Aug 30, 2013
By Matt Winkeljohn
– As the time for answers arrives, Euclid Cummings is a little bit nervous. It’s not questions about today’s season opener against Elon that have Georgia Tech’s senior defensive end jumpy, it’s just … well, football is finally back.
The prospect of starting anew is invigorating and a bit nerve-wracking so Cummings has some jitters.
“Oh yeah, the first game of the season … that’s like what we put all our work for in the offseason. This is what we’ve been waiting for since January,” he said. “We talk about it, we Tweet about it. We’re tired of hitting each other; we want to hit somebody else.”
Tech fans (and coaches) want to know many things, like how will Vad Lee fare in his new role as starting quarterback? What will come of the Yellow Jackets’ youngish wide receivers? Is freshman kicker Harrison Butker really all that?
Outside linebacker Brandon Watts says he already has an answer to the biggest question: Will the Jackets be better on defense? That, after all, is the greatest of the unknowns, the query central to Tech’s chances of improving upon 7-7.
“I think we’re going to be a whole lot better,” he said. “We’ve got the guys. We’ve just got to go out and be consistent, get our assignments, and execute.”
Elon does not figure to provide all answers. The Phoenix are an FCS program coming off a 3-9 season with just four returning offensive starters, a quarterback (Mike Quinn) making his first career start, and this is just the sixth FBS opponent in school history.
The Jackets, though, have pretty much learned all they can about themselves without actually playing. It’s time. Today begins new defensive coordinator Ted Roof’s role as this season’s X factor.
To a man, Tech defenders have suggested that the new defensive system is so much easier to process that they’re able to play the game faster.
The former Jacket linebacker and defensive coordinator only wishes it was as easy as players are making it sound. Talk is cheap.
“I’m glad they feel that what, and they’ll have a chance to prove that,” said the new DC. “It’ll mean a whole lot more if they’re saying it after Saturday.”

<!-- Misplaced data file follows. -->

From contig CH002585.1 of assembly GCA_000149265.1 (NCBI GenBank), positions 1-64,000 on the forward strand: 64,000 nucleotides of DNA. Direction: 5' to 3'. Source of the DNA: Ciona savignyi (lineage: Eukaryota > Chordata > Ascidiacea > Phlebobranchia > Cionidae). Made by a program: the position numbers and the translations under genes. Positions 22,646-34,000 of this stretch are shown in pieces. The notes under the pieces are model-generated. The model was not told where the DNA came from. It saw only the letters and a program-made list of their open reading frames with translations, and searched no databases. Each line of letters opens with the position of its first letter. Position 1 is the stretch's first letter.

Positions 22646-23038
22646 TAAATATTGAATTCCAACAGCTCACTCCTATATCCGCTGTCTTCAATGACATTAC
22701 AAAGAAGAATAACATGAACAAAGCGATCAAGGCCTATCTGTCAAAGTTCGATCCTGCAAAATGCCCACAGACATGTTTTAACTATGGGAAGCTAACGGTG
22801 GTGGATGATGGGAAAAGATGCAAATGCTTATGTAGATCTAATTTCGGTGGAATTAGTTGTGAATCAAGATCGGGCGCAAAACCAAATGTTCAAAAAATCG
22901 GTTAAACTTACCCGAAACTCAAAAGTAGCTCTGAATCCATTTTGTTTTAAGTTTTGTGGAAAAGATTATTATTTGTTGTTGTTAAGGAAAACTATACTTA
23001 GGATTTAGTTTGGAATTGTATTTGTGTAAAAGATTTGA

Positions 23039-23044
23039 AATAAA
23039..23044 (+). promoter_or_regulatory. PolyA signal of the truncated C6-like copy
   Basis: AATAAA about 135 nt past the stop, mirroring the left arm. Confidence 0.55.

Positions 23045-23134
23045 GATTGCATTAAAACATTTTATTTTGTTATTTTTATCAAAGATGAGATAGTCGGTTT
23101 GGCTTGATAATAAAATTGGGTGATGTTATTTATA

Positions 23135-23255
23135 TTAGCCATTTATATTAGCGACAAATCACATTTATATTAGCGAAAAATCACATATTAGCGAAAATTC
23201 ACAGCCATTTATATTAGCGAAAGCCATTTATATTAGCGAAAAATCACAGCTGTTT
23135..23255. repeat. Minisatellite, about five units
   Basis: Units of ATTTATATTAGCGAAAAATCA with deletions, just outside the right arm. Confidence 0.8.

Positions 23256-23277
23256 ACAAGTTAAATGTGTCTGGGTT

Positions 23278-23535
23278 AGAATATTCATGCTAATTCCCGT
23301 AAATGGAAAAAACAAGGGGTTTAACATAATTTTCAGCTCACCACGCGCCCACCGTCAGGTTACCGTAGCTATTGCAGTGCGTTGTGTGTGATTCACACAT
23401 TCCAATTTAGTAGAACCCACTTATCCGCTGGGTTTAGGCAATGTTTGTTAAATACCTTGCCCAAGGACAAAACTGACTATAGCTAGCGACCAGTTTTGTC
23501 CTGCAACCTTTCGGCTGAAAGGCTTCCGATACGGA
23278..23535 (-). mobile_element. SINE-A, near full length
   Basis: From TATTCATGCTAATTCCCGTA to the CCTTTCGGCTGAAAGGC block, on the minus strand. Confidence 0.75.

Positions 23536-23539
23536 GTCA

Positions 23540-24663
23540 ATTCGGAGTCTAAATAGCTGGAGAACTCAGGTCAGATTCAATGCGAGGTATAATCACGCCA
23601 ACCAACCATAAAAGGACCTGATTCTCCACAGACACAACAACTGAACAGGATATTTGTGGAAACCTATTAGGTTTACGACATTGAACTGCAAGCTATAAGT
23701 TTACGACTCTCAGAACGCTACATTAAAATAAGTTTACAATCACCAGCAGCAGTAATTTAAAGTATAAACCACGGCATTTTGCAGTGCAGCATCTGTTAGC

Here are a few examples of what players are saying about Tech’s new defensive scheme ahead of time:
“I just feel like we have more overall focus. It’s simpler, just line up and play ball. It’s just line up, make a couple checks and play ball. When you think, that slows you down as a defensive player. The coaches have done everything in their power to slow things down so we can play full out.” – Cummings.
“It’s a whole lot simpler. I understood [Al] Groh’s scheme so it wasn’t bad for me, but it’s a whole lot simpler now for people to run around and make plays.” – Watts.
“[Roof] laid down the foundation of what the defense is based on . . . and I feel very comfortable about it. I think everybody else does, too. We just trust him. He’s got film showing that it works.”
Roof laughed when asked if his defense is so simple. He is not content.
“We’ve still got some things to polish up. We’re still not where we need to be [regarding depth]. I’m not pleased with that, but you know what? We need a game,” he said. “We need a game to figure that out, to see where everybody is once the whistle blows and the ball’s kicked off. We’ll have a better evaluation after Saturday.”
Anybody ever remember a coach saying he had all the depth he needs? Ever?
Elon may not be a powerhouse, as the Phoenix are playing just their sixth FBS opponent, but today will start answering some questions, and perhaps spinning off others. It is a start, but no more.
“We may not know exactly where we are until we’ve played four or five games. I’m not going to jump to any conclusions,” said head coach Paul Johnson. “Last year, we thought we were really good coming out of the first game [a 20-17 overtime loss at No. 16 Virginia Tech], and we saw how that worked out.
“I don’t think you can make any conclusions until you’ve played a little bit. We’d be hard pressed not to be better, I think. I hope we are. I think we will be. I have to reason to doubt that we are better from what I’ve seen in practice. You’ve still got to do it on the field.”
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